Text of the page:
Parts of the Sentence - Noun/Pronoun Review
A simple sentence is a group of words expressing a complete thought, and it must have a subject and a verb (predicate - some grammar books use the word predicate, but I will use verb). When finding the subject and the verb in a sentence, always find the verb first and then say who or what followed by the verb.
A predicate nominative or predicate noun completes a linking verb and renames the subject. Predicate nominatives complete only linking verbs. That is such verbs as the helping verbs: is, am, are, was, were, be, being, been; the sense verbs: look, taste, smell, feel, sound; and verbs like become, seem, appear, grow, continue, stay, turn.
A direct object receives the action performed by the subject. The verb is always an action verb. To find the direct object, say the subject and verb followed by whom or what. If nothing answers the question whom or what, you know that there is no direct object. The direct object must be a noun or pronoun. The predicate nominative or the direct object will never be in a prepositional phrase.
An appositive is a word or group of words that identifies or renames the noun or pronoun that it follows. It is set off by commas unless closely tied to the word that it identifies or renames. Appositives should not be confused with predicate nominatives. A verb will separate the subject from the predicate nominative. An appositive can follow any noun or pronoun including the subject, direct object or predicate nominative.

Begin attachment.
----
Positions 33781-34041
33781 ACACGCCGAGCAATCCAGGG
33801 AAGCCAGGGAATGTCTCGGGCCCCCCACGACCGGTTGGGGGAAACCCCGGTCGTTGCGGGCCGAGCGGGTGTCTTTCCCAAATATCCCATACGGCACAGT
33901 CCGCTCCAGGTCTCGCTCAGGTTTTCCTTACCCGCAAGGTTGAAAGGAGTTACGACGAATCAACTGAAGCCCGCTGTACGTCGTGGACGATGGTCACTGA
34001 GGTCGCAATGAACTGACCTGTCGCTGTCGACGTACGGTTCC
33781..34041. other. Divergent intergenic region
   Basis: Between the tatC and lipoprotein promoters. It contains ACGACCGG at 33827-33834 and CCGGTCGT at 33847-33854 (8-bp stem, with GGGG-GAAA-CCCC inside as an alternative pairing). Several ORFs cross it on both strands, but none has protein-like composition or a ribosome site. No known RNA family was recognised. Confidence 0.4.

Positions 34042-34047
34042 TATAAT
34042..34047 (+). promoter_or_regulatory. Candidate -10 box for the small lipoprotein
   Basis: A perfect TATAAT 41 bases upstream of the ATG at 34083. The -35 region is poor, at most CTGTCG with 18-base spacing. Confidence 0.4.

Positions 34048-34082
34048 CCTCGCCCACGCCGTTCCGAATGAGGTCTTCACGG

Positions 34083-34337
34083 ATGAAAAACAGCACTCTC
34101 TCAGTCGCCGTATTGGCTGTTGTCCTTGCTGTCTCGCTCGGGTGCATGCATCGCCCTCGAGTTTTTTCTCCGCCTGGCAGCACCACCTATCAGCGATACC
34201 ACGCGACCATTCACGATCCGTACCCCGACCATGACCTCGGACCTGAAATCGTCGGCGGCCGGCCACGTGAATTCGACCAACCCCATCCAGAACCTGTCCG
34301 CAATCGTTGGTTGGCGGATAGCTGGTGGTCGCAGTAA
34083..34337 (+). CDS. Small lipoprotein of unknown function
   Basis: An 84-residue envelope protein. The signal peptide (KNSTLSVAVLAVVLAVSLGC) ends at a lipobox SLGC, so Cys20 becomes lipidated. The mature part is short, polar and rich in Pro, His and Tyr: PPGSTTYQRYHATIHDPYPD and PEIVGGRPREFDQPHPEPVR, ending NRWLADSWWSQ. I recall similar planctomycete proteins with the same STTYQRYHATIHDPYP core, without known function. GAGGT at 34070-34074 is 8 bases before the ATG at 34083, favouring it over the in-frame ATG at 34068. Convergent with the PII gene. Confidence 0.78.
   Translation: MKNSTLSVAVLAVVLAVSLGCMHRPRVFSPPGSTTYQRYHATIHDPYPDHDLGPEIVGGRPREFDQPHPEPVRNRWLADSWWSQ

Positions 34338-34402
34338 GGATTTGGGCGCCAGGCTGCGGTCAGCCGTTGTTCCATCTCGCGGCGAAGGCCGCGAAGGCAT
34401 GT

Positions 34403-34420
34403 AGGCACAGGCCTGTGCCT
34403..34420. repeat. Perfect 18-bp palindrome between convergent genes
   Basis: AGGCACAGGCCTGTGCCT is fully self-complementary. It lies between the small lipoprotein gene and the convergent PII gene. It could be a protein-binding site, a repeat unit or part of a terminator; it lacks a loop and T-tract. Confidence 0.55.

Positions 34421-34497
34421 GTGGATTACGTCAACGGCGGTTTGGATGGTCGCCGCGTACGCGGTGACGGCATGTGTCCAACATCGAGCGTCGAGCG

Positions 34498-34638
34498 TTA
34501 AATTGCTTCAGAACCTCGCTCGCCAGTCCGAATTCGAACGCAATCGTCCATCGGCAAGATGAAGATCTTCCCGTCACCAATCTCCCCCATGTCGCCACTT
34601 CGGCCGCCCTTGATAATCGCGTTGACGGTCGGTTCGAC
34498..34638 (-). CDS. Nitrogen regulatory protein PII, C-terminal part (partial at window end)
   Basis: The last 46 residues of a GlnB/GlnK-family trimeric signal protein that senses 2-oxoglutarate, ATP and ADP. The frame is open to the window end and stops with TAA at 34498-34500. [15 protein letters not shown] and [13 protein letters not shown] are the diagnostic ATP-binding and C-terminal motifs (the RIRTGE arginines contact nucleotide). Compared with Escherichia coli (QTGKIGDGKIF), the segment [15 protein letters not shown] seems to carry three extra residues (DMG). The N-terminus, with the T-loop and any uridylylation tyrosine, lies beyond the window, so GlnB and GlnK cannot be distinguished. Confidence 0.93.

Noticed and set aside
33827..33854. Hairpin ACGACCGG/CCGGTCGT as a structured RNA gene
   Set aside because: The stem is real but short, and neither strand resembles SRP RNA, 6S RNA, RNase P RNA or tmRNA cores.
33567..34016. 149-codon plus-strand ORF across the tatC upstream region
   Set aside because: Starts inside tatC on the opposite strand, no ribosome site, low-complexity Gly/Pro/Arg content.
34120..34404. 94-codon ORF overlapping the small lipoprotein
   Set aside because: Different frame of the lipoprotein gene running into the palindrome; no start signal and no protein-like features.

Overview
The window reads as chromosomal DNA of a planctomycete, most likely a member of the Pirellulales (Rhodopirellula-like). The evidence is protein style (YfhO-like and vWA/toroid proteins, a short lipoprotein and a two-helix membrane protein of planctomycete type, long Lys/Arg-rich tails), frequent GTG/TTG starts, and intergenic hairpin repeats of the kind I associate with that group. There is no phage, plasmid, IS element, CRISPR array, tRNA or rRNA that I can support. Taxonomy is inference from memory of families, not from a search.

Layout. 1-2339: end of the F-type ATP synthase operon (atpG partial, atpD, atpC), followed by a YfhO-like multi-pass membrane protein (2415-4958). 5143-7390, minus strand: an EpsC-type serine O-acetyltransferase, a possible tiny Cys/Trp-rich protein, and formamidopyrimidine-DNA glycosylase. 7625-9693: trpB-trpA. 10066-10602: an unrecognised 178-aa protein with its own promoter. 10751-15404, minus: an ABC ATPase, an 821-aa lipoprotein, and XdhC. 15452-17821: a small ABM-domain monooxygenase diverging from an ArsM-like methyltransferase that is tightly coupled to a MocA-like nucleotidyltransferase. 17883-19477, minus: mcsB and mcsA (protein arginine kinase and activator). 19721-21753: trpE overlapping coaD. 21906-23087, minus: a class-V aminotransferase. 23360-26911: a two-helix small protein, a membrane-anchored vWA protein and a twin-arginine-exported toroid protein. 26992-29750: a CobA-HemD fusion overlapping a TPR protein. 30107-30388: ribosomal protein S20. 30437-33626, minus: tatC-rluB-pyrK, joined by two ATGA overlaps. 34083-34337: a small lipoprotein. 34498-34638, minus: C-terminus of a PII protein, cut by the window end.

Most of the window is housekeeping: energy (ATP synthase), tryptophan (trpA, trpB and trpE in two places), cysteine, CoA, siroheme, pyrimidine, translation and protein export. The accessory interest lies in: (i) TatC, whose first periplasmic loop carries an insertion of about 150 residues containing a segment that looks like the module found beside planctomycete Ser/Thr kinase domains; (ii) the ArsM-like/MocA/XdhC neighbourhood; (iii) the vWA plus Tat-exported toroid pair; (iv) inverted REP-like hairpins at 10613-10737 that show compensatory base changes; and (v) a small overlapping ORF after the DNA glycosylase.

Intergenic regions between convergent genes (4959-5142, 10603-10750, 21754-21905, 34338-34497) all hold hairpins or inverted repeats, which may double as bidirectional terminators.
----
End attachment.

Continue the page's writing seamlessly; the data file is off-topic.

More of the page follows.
Nouns or nominatives of address are the persons or things to which you are speaking. They are set off from the rest of the sentence by a comma or commas, may have modifiers, and are not related to the rest of the sentence grammatically. You can remove them and a complete sentence remains.
Transitive active verbs are the verbs in sentences with a direct object. Transitive passive verbs have the subject receiving the action with the doer in a prepositional phrase or omitted in the sentence. The verb in the transitive passive voice always has is, am, are, was, were, be, being, or been as an auxiliary or helping verb. Intransitive verbs have no receiver of the action. They are classified as intransitive complete or intransitive linking. Intransitive linking are sentences with a predicate nominative or predicate adjective.
Instructions: Find the verbs, subjects, predicate nominatives, direct objects, appositives, and nouns of address in these sentences and tell whether the verb is transitive active (ta), transitive passive (tp), intransitive linking (il), or intransitive complete (ic).
1. The man with an armful of presents tripped and fell.
2. Into the clearing staggered the wounded soldier.
3. The company president, Mr. Mabey, lost his temper.
4. Wilma, where did you put my book?
5. Shelley, Keats, and Byron are famous poets.
--For answers scroll down.
1. tripped / fell = verbs (ic), man = subject
2. staggered = verb (ic), soldier = subject
3. lost = verb (ta), president = subject, temper = direct object, Mr. Mabey = appositive (possibly noun of address)
4. did put = verb (ta), you = subject, book = direct object, Wilma = noun of address
5. are = verb (il), Shelley/Keats/Byron = subjects, poets = predicate nominative
DAILY GRAMMAR - - - - by Mr. Johanson
Copyright 2012 Word Place, Inc - - All Rights Reserved.
For your convenience, all of our lessons are available on our website in our
lesson archive at http://www.dailygrammar.com/archive.html. Our lessons are
Daily Grammar Lessons Search